Access Type

Open Access Dissertation

Date of Award

January 2014

Degree Type


Degree Name



Nutrition and Food Science

First Advisor

Pramod Khosla


Mortality rate in patients undergoing chronic hemodialysis (HD) in the United States remain unacceptably high despite improvement in dialysis technology. Cardiovascular disease (CVD) account for more than 50% of the premature death in this population. Evidences indicate that the accelerated CVD are attributed to by malnutrition, inflammation, dyslipidemia and oxidative stress. Dietary intervention using nutrients with antioxidant, anti-inflammatory, and potential lipid altering properties to correct the aforementioned problems remain inconclusive. Furthermore, such nutritional intervention trial is often hampered by poor compliance related to medical and socioeconomic barriers. Therefore, a series of randomized, double-blind, placebo-controlled, parallel trials were undertaken to document the technical feasibility of `directly observed treatment' and the global impact of several nutrients namely omega-3 and vitamin E tocotrienols on nutritional and oxidative indicators, inflammatory markers and lipid profiles in a cohort of chronic HD patients.

The objective of the first study was to evaluate the impact of omega-3 plus liquid protein supplement on serum albumin, plasma lipids and other indicator of nutrition and inflammation. markers. The study recruited 63 subjects and they were randomized into placebo+protein (n=32) and omega-3+protein (n=31) groups. The two intervention groups received 30mL of a liquid protein plus 2.4g omega-3 or placebo, three times per week after their routine dialysis session for 6 months. Directly observed nutritional supplement resulted in significant improvement in the LDLC/HDLC ratio in the omega-3 group as compared to the placebo group (P=0.043). In the omega-3 group, serum albumin was also marginally higher after 6 months as compared to the baseline (P=0.07). The observed increase in CRP levels in the placebo group over 6 months was not apparent in the omega-3 group, although there was no significant difference between groups. NFκB, MIS, nPNA, BMI and hemoglobin were unaffected by the intervention. Therefore, it is conclude that `directly observed treatment' with an omega-3 based supplement (as opposed to a pure protein supplement) showed beneficial effects on lipid profile, and CRP levels. Further studies using a combination of outpatient and inpatient `directly observed treatment' is warranted.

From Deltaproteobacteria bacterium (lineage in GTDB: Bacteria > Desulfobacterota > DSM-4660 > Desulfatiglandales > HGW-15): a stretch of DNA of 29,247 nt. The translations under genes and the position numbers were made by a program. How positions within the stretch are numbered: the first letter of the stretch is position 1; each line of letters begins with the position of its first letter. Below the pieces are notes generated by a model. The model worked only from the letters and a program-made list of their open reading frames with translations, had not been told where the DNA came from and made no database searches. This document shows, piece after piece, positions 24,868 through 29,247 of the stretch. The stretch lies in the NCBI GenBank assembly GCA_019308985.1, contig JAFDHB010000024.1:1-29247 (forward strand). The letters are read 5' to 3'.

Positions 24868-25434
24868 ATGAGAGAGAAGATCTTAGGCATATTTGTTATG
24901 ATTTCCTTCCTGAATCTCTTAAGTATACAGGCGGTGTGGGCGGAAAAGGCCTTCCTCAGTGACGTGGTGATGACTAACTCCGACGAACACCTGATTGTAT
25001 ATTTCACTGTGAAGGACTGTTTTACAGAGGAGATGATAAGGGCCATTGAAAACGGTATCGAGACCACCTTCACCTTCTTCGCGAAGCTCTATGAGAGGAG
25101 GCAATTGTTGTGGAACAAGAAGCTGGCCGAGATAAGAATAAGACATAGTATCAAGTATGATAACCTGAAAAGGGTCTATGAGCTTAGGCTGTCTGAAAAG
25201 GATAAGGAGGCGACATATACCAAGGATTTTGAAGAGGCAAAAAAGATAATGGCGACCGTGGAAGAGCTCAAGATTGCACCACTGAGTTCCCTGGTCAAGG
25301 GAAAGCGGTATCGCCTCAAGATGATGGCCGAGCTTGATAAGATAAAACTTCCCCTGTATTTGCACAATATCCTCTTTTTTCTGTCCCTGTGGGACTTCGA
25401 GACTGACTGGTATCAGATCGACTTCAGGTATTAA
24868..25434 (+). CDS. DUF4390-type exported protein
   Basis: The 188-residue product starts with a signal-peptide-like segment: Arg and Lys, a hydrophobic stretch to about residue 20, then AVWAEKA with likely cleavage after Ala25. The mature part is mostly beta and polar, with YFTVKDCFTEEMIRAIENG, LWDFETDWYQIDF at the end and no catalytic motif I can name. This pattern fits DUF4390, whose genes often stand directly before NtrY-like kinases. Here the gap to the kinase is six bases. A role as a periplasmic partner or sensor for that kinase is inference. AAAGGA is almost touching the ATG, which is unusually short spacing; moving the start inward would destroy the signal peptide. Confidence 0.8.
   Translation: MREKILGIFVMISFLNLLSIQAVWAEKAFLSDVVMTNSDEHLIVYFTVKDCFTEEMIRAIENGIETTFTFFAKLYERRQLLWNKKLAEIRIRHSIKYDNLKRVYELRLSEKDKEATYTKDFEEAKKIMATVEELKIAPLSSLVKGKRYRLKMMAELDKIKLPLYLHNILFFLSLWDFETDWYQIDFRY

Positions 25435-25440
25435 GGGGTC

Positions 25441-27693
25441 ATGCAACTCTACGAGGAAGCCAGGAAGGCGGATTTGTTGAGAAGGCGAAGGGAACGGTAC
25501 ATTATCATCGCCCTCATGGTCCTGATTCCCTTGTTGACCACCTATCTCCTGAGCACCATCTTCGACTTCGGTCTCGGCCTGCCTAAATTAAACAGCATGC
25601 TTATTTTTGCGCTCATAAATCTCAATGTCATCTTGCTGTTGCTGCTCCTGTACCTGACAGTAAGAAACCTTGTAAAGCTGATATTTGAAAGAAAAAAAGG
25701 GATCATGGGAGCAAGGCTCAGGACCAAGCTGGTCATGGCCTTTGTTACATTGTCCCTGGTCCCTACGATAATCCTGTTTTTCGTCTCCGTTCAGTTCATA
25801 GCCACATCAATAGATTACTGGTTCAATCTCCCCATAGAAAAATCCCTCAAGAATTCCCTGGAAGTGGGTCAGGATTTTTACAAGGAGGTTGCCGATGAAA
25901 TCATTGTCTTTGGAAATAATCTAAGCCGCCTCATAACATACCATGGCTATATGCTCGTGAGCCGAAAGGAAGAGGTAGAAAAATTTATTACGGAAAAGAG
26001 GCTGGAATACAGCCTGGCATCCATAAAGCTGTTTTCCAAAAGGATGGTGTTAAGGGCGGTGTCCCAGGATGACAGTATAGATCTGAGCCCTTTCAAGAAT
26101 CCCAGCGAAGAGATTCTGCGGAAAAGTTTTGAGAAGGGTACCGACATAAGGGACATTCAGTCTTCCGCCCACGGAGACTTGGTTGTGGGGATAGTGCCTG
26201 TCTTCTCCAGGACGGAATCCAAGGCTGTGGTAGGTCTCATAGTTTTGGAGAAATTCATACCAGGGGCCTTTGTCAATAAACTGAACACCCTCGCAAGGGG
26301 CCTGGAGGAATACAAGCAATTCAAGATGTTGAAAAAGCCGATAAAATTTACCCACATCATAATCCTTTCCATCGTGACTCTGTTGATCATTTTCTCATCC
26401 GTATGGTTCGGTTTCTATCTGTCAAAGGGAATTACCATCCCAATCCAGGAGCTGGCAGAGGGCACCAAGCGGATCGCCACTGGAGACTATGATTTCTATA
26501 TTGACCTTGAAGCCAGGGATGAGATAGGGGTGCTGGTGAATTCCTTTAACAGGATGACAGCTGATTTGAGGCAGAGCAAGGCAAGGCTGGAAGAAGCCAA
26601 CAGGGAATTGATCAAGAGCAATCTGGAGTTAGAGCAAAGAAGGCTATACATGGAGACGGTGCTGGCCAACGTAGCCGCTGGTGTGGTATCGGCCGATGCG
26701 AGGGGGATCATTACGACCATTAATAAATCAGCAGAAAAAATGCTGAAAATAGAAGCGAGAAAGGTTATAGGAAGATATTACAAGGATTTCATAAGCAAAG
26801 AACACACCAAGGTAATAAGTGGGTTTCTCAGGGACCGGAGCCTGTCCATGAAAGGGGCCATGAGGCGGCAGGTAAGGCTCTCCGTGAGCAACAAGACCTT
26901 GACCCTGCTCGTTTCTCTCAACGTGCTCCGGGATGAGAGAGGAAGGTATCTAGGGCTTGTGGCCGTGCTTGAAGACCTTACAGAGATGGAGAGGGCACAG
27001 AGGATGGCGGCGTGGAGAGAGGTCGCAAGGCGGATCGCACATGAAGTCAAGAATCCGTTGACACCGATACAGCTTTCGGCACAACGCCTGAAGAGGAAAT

Given a proven feasibility of directly observed treatment in the first study, we conducted a second study using tocotrienol rich fractions (TRF) by incorporating the same design to maximize compliance but with additional take home supplements. Vitamin E tocotrienols have been reported to confer anti-inflammatory, antioxidant and a potential of lipid altering benefits in vitro, in vivo and in some other clinical population. However, the impact of this nutrient in HD population is unknown. Subjects were provided daily with capsules containing either vitamin E tocotrienol-rich fraction (TRF) (180 mg tocotrienols, 40 mg tocopherols) or placebo (0.48 mg tocotrienols, 0.88 mg tocopherols). For the results, TRF supplementation did not impact any nutritional, inflammatory, or oxidative status biomarkers over time when compared with the baseline within the group (one-way repeated measures analysis of variance) or when compared with the placebo group at a particular time point (independent t-test). However, the TRF supplemented group showed improvement in lipid profiles after 12 and 16 weeks of intervention when compared with placebo at the respective time points. Normalized plasma triacylglycerols (cf baseline) in the TRF group was reduced by 33 mg/dL (P=0.032) and 36 mg/dL (P=0.072) after 12 and 16 weeks of intervention but no significant improvement was seen in the placebo group. Similarly, normalized plasma high-density lipoprotein cholesterol was higher (P<0,05) in the TRF group as compared with placebo at both week 12 and week 16. The changes in the TRF group at week 12 and week 16 were associated with higher plasma apolipoprotein A1 concentration (P<0.02) and lower cholesteryl-ester transfer protein activity (P<0.001). As a conclusion, TRF supplementation improved lipid profiles in the study of maintenance HD patients. A multi-centered trial is warranted to confirm these observations.

Finally, following a positive impact of TRF supplementation on lipid profiles, we undertook a metabolomics approach to investigate whether the TRF supplementation lead to overall changes in patients' metabolomics profile and whether the observed changes in plasma lipids correlates with their metabolomics profile. Based on the principal component analysis (PCA), there was a separation pattern between the TRF and placebo groups at week-12. After applying partial least square-discriminant analysis (PLS-DA), there was a clear separation between the two groups indicating different metabolomics profiles. In addition, metabolomics profile in both TRF and placebo group was correlated with inflammatory markers and lipid profiles suggesting that some plasma metabolite could predict/ responsible for the changes in lipid profiles and inflammatory markers.

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